Migraine Treatment

A migraine is an inherited tendency to have headaches with sensory disturbance. These headaches are intense; described as throbbing recurring pain, usually on one side of the head. 

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Migraine treatment

Shop online for fast-acting migraine treatments used to relieve common symptoms of migraine. Complete a free online consultation and fill out a short online questionnaire. Once approved, your medication will be dispatched to you with next-day delivery. 

What is a migraine?

A migraine feels like an intense headache with throbbing recurring pain, usually on one side of the head. The pain is usually accompanied by other symptoms such as vomiting, nausea, light sensitivity and sound sensitivity. Migraines are common, affecting around one in 15 men, and one in five women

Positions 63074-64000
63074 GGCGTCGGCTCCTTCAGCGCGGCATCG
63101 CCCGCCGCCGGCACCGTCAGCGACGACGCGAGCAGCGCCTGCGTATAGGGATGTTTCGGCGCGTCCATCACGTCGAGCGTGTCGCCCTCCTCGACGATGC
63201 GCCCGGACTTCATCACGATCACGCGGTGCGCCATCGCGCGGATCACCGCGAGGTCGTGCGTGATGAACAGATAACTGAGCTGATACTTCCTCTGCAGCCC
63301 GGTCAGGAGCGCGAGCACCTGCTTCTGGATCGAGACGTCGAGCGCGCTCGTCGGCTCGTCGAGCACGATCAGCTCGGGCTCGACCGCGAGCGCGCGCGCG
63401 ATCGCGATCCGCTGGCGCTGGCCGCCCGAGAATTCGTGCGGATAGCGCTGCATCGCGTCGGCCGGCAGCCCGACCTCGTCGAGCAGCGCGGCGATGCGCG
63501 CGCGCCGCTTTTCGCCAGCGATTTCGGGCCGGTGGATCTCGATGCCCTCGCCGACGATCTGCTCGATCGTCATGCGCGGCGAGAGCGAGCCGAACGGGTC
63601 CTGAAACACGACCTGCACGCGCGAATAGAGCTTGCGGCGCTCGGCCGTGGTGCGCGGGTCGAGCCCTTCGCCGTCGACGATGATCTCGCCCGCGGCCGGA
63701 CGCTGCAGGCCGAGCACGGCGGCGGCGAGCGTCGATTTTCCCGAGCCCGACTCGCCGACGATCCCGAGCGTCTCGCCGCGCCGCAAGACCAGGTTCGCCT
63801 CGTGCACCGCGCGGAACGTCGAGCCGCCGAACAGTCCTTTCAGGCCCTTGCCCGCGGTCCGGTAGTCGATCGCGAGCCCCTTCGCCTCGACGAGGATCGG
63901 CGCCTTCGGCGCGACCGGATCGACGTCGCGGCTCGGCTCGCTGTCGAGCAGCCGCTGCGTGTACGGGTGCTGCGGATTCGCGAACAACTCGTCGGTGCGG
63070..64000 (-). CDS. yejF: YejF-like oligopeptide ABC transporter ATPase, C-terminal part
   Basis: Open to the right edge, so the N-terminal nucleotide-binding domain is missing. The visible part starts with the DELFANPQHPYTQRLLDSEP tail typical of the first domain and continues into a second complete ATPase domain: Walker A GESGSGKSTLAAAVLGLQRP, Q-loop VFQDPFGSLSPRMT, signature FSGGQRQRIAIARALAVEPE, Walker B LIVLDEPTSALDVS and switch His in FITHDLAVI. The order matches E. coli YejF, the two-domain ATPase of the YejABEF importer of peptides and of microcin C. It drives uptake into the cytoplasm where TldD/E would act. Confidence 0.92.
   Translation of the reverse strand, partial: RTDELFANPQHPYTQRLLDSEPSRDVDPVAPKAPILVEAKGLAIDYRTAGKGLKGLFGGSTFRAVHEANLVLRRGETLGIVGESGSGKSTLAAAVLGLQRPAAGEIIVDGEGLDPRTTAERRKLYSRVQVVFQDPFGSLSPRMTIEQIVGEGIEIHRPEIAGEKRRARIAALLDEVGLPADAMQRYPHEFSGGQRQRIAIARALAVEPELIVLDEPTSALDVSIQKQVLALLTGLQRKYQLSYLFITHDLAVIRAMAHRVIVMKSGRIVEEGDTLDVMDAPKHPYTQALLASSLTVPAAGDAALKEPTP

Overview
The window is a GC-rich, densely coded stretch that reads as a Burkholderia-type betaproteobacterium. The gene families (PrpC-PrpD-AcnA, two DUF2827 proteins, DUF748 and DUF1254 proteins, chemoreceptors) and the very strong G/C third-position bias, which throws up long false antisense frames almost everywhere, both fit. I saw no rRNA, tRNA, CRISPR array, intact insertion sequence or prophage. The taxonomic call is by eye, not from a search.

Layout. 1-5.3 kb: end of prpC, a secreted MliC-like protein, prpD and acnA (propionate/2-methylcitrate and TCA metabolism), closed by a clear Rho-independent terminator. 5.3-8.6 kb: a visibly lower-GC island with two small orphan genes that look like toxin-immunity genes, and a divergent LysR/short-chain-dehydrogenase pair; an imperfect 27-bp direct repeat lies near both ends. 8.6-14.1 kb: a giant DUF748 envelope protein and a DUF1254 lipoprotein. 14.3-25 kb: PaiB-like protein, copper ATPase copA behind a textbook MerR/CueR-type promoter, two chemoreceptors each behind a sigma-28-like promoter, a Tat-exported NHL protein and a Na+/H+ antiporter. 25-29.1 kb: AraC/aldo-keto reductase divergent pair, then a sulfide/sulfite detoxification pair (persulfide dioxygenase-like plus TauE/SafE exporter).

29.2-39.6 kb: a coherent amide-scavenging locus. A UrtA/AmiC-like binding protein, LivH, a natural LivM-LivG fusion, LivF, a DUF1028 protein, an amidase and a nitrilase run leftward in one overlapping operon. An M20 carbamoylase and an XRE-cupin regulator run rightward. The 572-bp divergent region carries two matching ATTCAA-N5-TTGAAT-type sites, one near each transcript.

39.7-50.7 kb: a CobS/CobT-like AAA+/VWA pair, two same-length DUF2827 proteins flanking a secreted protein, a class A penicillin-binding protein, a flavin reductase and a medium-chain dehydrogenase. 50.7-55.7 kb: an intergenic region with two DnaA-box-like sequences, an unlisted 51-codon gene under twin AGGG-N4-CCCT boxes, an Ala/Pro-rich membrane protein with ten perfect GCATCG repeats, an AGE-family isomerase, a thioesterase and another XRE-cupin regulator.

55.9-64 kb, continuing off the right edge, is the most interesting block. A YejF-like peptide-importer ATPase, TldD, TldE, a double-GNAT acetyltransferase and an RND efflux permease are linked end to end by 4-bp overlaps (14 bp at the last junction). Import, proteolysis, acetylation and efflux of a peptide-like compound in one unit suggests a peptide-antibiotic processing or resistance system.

What are the different types of migraine? 

Not all migraines are the same. There are different types of migraines, and each has distinct symptoms and triggers. The type of symptoms you experience will often play a role in diagnosing what type of migraine you suffer from. 

Ocular migraine 

Ocular migraine, also known as retinal migraine, is a type of visual migraine that causes temporary vision loss in one eye, or other visual disturbances such as blind spots, flickering or shimmering lights and zigzag lines.  

Unlike other migraines, which typically cause headache pain, ocular migraine symptoms primarily affect vision. This type of migraine is less common than other types of migraine. 

Hemiplegic migraine 

Hemiplegic migraine causes weakness on one side of the body during the aura stage. Symptoms of a hemiplegic migraine are like stroke symptoms, but they do not cause lasting nerve damage.  

Due to the similarity with stroke symptoms, if you experience hemiplegic migraine symptoms, you should seek immediate medical attention. 

Vestibular migraine 

A vestibular migraine is linked to a nervous system problem. The main symptom is dizziness (vertigo) lasting a few minutes. This sensation is also known as migrainous vertigo and migraine-associated vertigo, which lasts more than a few minutes. You may also experience: